(HealthDay News) – Three rules have been proposed by the Obama administration to further facilitate implementation of the Affordable Care Act, according to a Nov. 20 press release from the U.S. Centers for Medicare & Medicaid Services.
As a move toward implementation of the new health care law, members of the Obama administration have put forth new proposals relating to issues covered by the new law.
The administration is proposing the following three rules: Starting in 2014, health insurance companies are prohibited from discriminating against individuals on the basis of a pre-existing or chronic condition. Health insurance premiums can be varied within limits, based only on age, tobacco use, family size, and geography, and not related to current or past health issues, gender, occupation, and small employer size or industry. The second rule outlines policies and standards for coverage of essential health benefits, which are a core set of benefits that allow consumers to compare health plans. The third rule proposes implementation and expansion of employment-based wellness programs to promote health and assist in controlling health care spending.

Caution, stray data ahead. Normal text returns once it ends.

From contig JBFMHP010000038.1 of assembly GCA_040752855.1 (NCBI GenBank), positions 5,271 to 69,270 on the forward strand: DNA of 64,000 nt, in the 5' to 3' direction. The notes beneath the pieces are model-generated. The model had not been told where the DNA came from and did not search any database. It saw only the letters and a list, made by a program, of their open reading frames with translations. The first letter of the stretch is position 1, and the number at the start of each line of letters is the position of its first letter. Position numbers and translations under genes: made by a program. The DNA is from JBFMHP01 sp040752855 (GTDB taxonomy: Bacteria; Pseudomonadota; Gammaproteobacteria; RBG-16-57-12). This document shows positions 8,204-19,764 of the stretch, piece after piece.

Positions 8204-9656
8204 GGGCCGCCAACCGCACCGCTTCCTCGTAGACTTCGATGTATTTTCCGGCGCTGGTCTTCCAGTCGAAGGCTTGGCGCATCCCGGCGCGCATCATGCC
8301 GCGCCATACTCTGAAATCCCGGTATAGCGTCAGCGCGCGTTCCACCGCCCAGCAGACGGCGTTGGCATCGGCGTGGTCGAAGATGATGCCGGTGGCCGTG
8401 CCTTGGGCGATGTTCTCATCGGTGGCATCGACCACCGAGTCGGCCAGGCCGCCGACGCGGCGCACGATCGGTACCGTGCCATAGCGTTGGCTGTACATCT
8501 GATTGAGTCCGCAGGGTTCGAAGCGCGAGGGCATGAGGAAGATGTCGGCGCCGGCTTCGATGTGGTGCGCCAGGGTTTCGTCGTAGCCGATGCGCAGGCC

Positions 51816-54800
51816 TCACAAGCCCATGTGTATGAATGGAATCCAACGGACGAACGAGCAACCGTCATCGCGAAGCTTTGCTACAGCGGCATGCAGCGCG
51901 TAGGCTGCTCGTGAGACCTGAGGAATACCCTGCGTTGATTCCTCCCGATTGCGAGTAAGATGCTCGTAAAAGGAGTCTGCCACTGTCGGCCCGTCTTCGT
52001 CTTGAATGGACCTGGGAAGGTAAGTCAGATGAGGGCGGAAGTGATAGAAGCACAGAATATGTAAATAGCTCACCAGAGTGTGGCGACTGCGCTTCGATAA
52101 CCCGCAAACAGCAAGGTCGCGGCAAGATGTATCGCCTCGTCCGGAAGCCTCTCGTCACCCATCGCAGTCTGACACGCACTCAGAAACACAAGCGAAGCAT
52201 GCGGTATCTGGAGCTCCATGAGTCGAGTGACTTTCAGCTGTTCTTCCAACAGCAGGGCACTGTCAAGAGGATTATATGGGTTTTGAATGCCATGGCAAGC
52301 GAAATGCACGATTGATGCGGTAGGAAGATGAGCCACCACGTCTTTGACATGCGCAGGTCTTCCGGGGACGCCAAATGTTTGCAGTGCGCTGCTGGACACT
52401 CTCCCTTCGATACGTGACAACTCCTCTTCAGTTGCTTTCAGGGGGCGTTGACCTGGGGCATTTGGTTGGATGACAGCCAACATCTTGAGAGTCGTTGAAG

“The Affordable Care Act is building a health insurance market that works for consumers,” Kathleen Sebelius, U.S. Health and Human Services Secretary, said in a statement. “Thanks to the health care law, no one will be discriminated against because of a pre-existing condition.”